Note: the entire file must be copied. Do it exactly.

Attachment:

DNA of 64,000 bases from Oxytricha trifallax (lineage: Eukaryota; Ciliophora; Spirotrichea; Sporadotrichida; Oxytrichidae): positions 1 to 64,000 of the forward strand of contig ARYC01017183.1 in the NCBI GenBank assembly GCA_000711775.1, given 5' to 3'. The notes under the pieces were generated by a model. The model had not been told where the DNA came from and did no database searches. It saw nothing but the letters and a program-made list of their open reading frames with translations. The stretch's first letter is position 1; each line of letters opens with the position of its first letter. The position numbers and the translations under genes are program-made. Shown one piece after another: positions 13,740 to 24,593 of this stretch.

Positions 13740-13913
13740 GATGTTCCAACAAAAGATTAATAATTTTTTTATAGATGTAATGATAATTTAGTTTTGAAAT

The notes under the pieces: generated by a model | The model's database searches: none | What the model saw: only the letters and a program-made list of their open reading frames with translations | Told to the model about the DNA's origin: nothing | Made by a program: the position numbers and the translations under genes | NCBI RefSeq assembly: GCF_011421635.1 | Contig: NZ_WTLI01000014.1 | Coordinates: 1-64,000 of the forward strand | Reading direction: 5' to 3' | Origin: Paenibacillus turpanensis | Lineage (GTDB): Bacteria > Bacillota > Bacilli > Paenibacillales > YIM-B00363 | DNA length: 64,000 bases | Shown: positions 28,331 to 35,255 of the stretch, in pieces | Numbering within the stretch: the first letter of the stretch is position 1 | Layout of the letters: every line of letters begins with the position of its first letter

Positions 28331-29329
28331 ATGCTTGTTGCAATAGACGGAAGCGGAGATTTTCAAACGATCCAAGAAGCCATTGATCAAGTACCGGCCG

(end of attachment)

DNA of 64,000 bases from Oxytricha trifallax (lineage: Eukaryota; Ciliophora; Spirotrichea; Sporadotrichida; Oxytrichidae): positions 1 to 64,000 of the forward strand of contig ARYC01017183.1 in the NCBI GenBank assembly GCA_000711775.1, given 5' to 3'. The notes under the pieces were generated by a model. The model had not been told where the DNA came from and did no database searches. It saw nothing but the letters and a program-made list of their open reading frames with translations. The stretch's first letter is position 1; each line of letters opens with the position of its first letter. The position numbers and the translations under genes are program-made. Shown one piece after another: positions 13,740 to 24,593 of this stretch.

Positions 13740-13913
13740 GATGTTCCAACAAAAGATTAATAATTTTTTTATAGATGTAATGATAATTTAGTTTTGAAAT

The notes under the pieces: generated by a model | The model's database searches: none | What the model saw: only the letters and a program-made list of their open reading frames with translations | Told to the model about the DNA's origin: nothing | Made by a program: the position numbers and the translations under genes | NCBI RefSeq assembly: GCF_011421635.1 | Contig: NZ_WTLI01000014.1 | Coordinates: 1-64,000 of the forward strand | Reading direction: 5' to 3' | Origin: Paenibacillus turpanensis | Lineage (GTDB): Bacteria > Bacillota > Bacilli > Paenibacillales > YIM-B00363 | DNA length: 64,000 bases | Shown: positions 28,331 to 35,255 of the stretch, in pieces | Numbering within the stretch: the first letter of the stretch is position 1 | Layout of the letters: every line of letters begins with the position of its first letter

Positions 28331-29329
28331 ATGCTTGTTGCAATAGACGGAAGCGGAGATTTTCAAACGATCCAAGAAGCCATTGATCAAGTACCGGCCG